Uki is a village situated near Mount Warning in the Tweed Valley of far northern New South Wales, Australia in the Tweed Shire. At the 2006 census, Uki had a population of 203 people. The town’s name may have derived from an aboriginal word for ‘small water plant (like a fern) with a yellow flower and edible root’.
There are several stories, perhaps apocryphal, associated with the origins of the name. One is that timber cutters, who were the first non-Aboriginal settlers in the area, marked the finest cedar for export to the United Kingdom with “UK1”, this eventually becoming UKI, or Uki as it is known today.
There are three approaches to Uki village; from the North it is approximately 15 minutes by road south of the main township of Murwillumbah along the Kyogle Road and 4 km past the turnoff to the World Heritage listed Mount Warning National Park, from the South West along the Kyogle Road from Lismore, Kyogle and Nimbin and from the East along Smiths Creek Road linking Uki to the quaint village of Stokers Siding and the Tweed Valley Way to popular coastal towns including Brunswick Heads and Byron Bay. It is also possible to travel to Mullumbimby from Uki using gravel back roads and fire trails through the Mount Jerusalem National Park.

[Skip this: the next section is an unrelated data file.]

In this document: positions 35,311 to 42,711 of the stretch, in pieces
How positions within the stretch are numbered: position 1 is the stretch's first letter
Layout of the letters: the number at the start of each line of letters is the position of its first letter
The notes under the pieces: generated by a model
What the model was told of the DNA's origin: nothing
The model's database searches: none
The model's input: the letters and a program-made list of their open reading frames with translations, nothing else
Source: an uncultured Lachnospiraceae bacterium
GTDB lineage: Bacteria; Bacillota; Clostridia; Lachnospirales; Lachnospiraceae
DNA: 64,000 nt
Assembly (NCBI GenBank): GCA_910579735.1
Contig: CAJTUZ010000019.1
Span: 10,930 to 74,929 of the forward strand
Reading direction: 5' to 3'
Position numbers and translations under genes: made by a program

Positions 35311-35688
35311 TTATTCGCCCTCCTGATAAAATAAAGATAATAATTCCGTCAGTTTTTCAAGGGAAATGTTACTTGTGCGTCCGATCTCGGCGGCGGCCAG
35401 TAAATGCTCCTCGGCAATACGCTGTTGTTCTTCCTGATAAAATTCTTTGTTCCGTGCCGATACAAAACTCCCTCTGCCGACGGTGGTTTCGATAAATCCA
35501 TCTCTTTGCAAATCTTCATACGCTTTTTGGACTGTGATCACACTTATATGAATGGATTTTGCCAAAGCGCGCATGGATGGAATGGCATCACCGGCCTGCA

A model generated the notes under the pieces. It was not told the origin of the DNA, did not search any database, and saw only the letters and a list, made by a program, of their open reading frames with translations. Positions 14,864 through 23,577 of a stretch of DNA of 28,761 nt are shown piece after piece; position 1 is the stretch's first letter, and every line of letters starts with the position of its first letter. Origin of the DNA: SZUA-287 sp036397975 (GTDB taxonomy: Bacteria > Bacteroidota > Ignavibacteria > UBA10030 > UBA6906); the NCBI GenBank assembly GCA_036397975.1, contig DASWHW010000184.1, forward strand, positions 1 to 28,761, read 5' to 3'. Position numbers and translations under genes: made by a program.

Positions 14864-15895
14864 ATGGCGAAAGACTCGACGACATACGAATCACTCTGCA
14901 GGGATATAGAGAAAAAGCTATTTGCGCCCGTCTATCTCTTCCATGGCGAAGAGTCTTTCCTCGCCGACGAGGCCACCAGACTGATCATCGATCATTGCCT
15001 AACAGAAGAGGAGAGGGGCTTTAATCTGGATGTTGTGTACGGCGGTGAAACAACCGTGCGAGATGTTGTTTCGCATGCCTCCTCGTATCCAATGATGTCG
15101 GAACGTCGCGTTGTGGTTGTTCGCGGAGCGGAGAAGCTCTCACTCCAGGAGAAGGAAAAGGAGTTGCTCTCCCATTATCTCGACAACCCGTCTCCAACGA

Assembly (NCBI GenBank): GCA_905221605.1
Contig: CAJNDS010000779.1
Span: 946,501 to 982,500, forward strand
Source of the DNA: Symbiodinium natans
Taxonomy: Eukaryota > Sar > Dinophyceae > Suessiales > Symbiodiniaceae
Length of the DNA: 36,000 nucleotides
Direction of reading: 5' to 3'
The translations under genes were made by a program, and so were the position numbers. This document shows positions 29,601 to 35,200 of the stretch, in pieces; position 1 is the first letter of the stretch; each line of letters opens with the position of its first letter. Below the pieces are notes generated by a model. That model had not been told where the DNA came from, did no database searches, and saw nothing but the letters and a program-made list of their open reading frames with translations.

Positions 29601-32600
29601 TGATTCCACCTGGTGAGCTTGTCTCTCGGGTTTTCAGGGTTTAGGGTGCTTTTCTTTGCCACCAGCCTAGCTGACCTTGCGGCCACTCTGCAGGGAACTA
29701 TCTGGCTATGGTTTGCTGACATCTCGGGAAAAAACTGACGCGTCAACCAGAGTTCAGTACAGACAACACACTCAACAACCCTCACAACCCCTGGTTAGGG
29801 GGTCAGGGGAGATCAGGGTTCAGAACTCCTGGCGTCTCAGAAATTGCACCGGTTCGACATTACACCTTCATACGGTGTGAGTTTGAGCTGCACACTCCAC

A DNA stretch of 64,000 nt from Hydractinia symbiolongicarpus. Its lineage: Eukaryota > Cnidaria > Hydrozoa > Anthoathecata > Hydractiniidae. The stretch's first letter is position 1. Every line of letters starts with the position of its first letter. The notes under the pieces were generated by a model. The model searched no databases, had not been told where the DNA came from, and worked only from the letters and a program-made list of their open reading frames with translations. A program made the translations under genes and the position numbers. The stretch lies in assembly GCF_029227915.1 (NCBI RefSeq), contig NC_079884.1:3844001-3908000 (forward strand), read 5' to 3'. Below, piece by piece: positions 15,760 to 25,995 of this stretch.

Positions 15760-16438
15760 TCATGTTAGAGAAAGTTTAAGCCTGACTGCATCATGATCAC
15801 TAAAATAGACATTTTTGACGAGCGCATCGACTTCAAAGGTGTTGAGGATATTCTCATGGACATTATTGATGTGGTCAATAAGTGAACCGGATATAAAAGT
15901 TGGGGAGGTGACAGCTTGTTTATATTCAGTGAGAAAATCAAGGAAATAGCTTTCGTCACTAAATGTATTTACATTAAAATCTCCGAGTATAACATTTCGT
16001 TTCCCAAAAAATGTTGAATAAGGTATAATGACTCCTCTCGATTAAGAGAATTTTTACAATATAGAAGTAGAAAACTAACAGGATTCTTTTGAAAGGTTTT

Clarrie Hall Dam is located 10 km from Uki, and the area is described as “one of New South Wales’ finest fishing destinations”. While the main function of the Dam is to provide fresh water for the Tweed Shire, recreational activities include sailing, rowing, canoeing, bass fishing, picnicking, bush hiking and bird watching.
The last two decades has seen a significant shift in demographics. ‘Tree-changers’ relocating from cities on the eastern seaboard are bringing new money, business, investment and entrepreneurship to the area enhancing the ‘established’ families with both remaining attracted by the subtropical climate, close proximity to pretty beaches and coastal villages and of course the world class natural beauty of the area. Increasingly and importantly it is becoming known as a haven from the drought affected areas of the rest of the State and country. When 98% of the State of NSW was declared drought affected recently, Uki was in the 2% that was not drought affected. (source Wikipedia)